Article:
Document Type

Dissertation

Degree

Doctor of Philosophy (PhD)

Department

Nursing

First Advisor's Name

Dorothy Brooten

First Advisor's Committee Title

Committee Chair

Second Advisor's Name

JoAnne Youngblut

Second Advisor's Committee Title

Committee Member

Third Advisor's Name

Jean Hannan

Third Advisor's Committee Title

Committee Member

Fourth Advisor's Name

Jennifer Doherty-Restrepo

Fourth Advisor's Committee Title

Committee Member

Keywords

Childbirth, birth, pregnancy, labor, delivery, maternal, education

Date of Defense

11-7-2016

Abstract

No childbirth education (CE) programs are available in the public sectors in Jordan. Many studies from Jordan recommended that pregnant women be educated about their health needs during pregnancy and childbirth. From the literature, CE programs were found to have positive effects on pregnancy and childbirth outcomes. Four focus groups with pregnant women, midwives and physicians were conducted to examine the perceptions of pregnant women, midwives and physicians regarding the content, feasibility, and challenges of implementing a CE program in Jordan. The 4 focus groups, two with pregnant women (one group with 8 primiparous women and one group with 6 multiparous women), one with 8 midwives, and one with 6 physicians were presented with the content, timing, and a description of three existing CE programs. Findings indicated that pregnant women’s sources of knowledge about pregnancy and childbirth were mainly from other females and doctors but not from midwives. Younger pregnant women reported the Internet as an important source of pregnancy and childbirth knowledge. Findings showed that women were not sure of what they wanted to learn. Midwives and physicians wanted to include warning signs, physical exercises, psychological changes, vii nutrition, breast feeding, newborn heath, sexually transmitted diseases, pain management, postpartum physiology and care, family planning, and planning of pregnancy as content in a new CE program. All participants reported the need to include husbands in CE. However, husbands were considered a potential challenge to implementing a CE program. Other challenges were cost, staff, clients’ responses, and governmental policies. Midwives and physicians thought that CE should be included in free antenatal care. All participants reported support for a new CE program. Midwives and physicians suggested implementing the new program within the facilities of the Ministry of Health (MOH). This would decrease cost and the need for staffing for the new program. They suggested that the CE program could benefit from potential support from international sponsors that affiliate with the MOH. Potential benefits of CE could potentially help gain support from the MOH decision makers and the community in Jordan.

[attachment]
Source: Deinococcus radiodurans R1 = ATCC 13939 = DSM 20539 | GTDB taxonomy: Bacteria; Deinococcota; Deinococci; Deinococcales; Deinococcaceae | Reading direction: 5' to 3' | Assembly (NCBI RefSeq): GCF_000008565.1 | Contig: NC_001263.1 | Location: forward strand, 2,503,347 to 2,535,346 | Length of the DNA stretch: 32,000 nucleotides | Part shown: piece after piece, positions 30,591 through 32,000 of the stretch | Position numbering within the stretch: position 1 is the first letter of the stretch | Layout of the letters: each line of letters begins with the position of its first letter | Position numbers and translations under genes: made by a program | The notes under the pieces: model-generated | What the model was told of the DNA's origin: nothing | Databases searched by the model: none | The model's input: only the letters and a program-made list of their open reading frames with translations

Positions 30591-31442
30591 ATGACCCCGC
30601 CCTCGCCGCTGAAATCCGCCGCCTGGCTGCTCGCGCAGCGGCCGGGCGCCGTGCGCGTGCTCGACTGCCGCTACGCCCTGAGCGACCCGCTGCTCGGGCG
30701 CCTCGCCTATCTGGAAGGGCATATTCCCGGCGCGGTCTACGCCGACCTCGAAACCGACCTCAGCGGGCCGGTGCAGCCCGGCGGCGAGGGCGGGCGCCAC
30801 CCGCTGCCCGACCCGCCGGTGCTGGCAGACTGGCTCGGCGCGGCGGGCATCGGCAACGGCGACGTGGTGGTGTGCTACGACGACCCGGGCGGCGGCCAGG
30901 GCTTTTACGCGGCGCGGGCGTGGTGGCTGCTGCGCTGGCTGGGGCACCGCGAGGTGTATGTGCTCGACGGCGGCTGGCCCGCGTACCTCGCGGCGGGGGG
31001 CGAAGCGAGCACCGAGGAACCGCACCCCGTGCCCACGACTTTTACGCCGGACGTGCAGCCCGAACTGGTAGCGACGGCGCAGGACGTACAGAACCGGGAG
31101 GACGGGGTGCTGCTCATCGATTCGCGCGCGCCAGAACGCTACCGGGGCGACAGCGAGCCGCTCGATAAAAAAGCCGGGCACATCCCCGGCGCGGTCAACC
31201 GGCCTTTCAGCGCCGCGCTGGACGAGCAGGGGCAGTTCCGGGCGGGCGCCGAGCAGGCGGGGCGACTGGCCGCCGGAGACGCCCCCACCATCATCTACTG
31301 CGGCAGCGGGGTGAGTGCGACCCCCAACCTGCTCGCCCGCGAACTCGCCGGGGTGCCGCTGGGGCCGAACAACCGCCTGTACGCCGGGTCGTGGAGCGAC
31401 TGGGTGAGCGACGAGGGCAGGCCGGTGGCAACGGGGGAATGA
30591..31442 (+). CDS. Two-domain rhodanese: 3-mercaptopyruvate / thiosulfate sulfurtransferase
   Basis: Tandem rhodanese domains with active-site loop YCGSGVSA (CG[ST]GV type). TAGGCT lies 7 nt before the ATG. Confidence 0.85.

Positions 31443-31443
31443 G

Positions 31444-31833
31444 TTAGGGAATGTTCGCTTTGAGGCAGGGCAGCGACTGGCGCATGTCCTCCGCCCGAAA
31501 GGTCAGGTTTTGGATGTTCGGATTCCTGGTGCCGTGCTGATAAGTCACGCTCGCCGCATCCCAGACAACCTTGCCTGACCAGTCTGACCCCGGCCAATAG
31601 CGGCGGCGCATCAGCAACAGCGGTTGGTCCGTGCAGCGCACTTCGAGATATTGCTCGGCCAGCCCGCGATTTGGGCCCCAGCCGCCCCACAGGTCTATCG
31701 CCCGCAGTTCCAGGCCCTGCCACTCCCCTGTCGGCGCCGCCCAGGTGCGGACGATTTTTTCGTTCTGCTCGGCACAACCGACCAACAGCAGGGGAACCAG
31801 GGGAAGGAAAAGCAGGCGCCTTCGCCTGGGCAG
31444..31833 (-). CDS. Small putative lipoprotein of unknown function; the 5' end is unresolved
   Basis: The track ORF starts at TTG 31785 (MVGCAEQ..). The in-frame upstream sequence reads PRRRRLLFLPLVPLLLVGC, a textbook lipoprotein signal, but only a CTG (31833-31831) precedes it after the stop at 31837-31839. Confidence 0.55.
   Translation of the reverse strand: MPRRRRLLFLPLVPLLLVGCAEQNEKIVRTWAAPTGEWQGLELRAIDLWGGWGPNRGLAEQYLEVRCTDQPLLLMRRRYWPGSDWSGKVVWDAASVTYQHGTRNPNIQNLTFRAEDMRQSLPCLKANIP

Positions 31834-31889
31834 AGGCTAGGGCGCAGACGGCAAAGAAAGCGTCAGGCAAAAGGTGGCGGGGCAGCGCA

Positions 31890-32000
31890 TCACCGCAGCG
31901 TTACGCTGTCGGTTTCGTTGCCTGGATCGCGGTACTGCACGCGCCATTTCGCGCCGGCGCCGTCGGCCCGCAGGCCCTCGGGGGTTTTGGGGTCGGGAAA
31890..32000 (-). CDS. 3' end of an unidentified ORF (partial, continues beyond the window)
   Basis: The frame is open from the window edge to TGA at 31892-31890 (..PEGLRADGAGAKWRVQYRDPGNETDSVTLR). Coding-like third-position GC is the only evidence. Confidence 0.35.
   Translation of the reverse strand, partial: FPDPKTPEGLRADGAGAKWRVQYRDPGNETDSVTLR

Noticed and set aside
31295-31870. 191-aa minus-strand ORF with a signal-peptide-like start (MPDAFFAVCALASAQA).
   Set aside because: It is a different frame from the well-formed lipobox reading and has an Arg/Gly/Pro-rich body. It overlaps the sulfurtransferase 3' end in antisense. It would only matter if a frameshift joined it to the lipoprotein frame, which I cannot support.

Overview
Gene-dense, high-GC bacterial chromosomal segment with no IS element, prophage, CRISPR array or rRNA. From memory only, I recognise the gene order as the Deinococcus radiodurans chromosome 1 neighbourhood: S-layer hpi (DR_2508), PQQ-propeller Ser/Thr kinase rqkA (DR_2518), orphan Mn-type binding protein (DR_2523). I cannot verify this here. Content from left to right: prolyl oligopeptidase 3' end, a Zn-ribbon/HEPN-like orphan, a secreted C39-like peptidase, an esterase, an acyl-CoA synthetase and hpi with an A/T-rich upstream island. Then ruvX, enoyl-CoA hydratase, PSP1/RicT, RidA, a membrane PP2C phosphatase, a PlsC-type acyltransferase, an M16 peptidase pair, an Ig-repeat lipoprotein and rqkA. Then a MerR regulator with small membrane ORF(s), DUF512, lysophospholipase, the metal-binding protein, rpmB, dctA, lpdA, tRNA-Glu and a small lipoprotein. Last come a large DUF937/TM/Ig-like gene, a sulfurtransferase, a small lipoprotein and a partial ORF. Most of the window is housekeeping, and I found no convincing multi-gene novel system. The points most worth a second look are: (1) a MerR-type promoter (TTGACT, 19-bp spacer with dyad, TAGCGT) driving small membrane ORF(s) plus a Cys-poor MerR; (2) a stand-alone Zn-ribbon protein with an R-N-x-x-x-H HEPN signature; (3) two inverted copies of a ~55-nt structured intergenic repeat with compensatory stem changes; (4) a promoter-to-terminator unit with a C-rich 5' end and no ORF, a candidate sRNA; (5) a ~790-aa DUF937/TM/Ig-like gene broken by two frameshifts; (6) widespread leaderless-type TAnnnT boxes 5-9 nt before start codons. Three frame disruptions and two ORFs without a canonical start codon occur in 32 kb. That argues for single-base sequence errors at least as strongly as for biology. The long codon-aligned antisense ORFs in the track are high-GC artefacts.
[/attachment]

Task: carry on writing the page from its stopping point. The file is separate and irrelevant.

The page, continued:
Identifier

FIDC001198

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